And in the interests of full disclosure, I'll make my ballot public in Junkie each week. Feel free to comment, criticize or upbraid me as you see fit.
Here are some other highlights of the coming season:
That's a little bit of what you have to look forward to this season. What am I looking forward to? Any college fan can worth his salt can come up with Army-Navy, Howard's Rock, the Iron Bowl or Chief Osceola. Here's a partial list of what I expect will be some of the more arcane pleasures this year's college season:
Junkie readers know that the "Mike Martz Award" was a weekly staple, awarded to the coach who made the shakiest decision of the previous week, in honor of the Rams' unconventional leader.
It's time for a new name.
Thanks to a compelling essay by Jason McKinley in Pro Football Prospectus 2005 called "In Defense of Mike Martz," I realize I've been to harsh on Mike. So, I'm going to re-name the award. But who should get the honor? Bruce Coslet? Rich Kotite? I'm open to suggestions. Feel free to post them in the comments.
1. USC -- Duh.
2. LSU -- Schedule gives them the edge in the SEC.
3. Texas -- It'll take more than the Rose Bowl win to convince me they're ready to beat Oklahoma.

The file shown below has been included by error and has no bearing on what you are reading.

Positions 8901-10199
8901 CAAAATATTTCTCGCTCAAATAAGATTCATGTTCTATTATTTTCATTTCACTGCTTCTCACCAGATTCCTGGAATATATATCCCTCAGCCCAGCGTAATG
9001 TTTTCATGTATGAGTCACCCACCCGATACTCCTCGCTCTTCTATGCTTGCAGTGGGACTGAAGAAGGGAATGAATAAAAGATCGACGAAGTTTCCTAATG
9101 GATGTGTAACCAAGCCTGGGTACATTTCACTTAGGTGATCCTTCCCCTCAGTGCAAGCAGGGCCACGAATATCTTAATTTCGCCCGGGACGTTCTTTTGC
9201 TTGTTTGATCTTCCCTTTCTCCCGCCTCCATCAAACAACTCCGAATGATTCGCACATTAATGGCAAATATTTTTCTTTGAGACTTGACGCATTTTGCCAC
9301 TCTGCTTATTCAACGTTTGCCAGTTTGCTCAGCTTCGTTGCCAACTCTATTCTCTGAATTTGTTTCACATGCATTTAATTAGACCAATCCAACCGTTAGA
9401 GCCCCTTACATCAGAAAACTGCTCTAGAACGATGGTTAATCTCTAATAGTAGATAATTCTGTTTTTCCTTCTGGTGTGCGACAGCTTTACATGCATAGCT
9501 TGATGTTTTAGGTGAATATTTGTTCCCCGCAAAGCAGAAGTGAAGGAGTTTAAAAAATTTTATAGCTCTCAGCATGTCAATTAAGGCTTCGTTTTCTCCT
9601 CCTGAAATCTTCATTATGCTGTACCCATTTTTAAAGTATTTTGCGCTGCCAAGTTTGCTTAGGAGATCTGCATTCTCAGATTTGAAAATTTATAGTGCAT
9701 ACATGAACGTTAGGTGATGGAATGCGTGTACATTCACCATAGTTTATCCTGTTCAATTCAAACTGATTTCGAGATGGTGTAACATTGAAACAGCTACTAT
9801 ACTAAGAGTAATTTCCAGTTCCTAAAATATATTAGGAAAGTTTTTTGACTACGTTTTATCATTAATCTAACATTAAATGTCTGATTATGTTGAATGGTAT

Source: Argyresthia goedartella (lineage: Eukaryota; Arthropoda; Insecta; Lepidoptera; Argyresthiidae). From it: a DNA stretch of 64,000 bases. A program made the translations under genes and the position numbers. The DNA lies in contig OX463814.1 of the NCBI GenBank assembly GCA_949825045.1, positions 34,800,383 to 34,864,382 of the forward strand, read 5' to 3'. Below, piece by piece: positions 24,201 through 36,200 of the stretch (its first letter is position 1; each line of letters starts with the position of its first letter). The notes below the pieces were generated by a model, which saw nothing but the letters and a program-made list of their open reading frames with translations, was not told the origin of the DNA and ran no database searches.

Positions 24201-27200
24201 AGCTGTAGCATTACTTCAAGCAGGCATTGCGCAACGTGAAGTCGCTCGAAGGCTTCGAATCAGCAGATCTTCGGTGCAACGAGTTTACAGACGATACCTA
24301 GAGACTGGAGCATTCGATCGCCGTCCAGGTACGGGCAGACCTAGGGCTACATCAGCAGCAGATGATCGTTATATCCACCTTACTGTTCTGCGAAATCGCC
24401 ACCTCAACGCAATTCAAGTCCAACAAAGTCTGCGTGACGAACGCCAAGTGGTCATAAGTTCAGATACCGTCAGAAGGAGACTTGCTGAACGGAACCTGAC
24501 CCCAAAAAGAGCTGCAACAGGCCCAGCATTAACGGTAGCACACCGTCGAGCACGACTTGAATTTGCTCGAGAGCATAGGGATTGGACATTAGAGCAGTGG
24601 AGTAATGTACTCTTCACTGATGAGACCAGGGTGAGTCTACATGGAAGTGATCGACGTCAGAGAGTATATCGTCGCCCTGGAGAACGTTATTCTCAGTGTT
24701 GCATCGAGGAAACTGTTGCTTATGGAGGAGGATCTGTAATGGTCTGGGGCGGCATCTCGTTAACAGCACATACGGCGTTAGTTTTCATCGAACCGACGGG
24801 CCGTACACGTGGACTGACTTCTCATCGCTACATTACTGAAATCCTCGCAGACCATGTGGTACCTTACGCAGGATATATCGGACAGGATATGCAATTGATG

4. Oklahoma -- Write them off at your own risk.
5. Tennessee -- Back-to-back September road games at Florida and LSU will make or break the Vols.
6. Virginia Tech -- Can Ron Mexico's little brother stay away from the jailbait?
7. Miami (Florida) -- Fast start (at FSU, at Clemson, vs. Colorado) should put them 8-0 going to VaTech in November.
8. Michigan -- Too many defensive holes emerge from tough Big Ten unscathed.
9. Florida -- Urban's first job: teach Chris Leak some mechanics.
10. Ohio State -- Comparisons to 2002 national champs are premature.
11. Iowa -- Scary good LBs, QB, but tough roadies at Ohio State, Purdue await.
12. Georgia -- Team has "Tennessee in 1998" feel to it.
13. Auburn -- Lots of losses on O, but defense is still stout.
14. Texas A&M -- Aggies ready to challenge in year three of Franchione era.
15. Louisville -- Brian Brohm-led offense should pile up points, wins in a joke of a conference.
16. Cal -- Marshawn Lynch ready to make everyone forget J.J. Arrington.
17. Boise State -- September 10 Smurf Turf date vs. Bowling Green could be mid-major Game of the Year.
18. Florida State -- 2005's Team Turmoil has a lot to overcome, but gets Miami at home to open the year.
19. Purdue -- Everyone's favorite sleeper. Schedule Gods were kind, but Orton loss is huge.
20. Texas Tech -- Voted "team most likely to have both a 50-point win and a 50-point loss."
21. Virginia -- Cavs might have best OT (D'Brickashaw Ferguson) and LB (Ahmad Brooks) in the country.
22. Arizona State -- Sam Keller's warming up the arm.
23. Fresno State -- Is this the year they finally beat Boise?
24. Pittsburgh -- Wannstedt won't be Pete Carroll, but he won't be Rich Brooks-at-Kentucky either.
25. Bowling Green -- Omar Jacobs gets plenty of face time in September roadies to Wisconsin, Boise.
50 comments, Last at 27 Aug 2005, 7:53pm by Tarrant